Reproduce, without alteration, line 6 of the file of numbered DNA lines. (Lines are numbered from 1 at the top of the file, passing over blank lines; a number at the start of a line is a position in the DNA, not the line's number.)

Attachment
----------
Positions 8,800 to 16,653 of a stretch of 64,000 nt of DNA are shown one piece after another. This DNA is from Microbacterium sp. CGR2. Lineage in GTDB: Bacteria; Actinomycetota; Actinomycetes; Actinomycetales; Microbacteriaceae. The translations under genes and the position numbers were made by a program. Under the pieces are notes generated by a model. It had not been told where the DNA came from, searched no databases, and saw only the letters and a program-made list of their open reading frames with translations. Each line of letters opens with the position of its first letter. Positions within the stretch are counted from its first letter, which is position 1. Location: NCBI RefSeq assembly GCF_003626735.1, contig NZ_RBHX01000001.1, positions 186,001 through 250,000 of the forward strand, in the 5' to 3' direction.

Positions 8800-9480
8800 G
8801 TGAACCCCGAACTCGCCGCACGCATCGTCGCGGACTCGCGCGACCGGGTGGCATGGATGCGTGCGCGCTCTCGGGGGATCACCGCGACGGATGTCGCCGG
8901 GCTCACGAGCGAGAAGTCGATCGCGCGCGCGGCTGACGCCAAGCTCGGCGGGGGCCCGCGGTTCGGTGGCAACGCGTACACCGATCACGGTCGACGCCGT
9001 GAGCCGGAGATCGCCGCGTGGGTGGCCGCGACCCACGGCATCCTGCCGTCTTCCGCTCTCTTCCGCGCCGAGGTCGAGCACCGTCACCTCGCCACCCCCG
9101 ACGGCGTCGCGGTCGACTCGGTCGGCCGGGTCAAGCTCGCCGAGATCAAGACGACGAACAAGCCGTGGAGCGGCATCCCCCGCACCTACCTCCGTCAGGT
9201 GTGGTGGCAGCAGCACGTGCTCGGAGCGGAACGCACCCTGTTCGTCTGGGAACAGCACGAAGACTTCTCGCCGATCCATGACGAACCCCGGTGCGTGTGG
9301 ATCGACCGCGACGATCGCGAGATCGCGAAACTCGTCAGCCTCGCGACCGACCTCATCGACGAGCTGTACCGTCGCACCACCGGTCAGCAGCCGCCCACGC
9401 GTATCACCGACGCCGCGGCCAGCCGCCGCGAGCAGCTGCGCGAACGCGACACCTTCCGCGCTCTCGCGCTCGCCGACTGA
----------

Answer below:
9001 GAGCCGGAGATCGCCGCGTGGGTGGCCGCGACCCACGGCATCCTGCCGTCTTCCGCTCTCTTCCGCGCCGAGGTCGAGCACCGTCACCTCGCCACCCCCG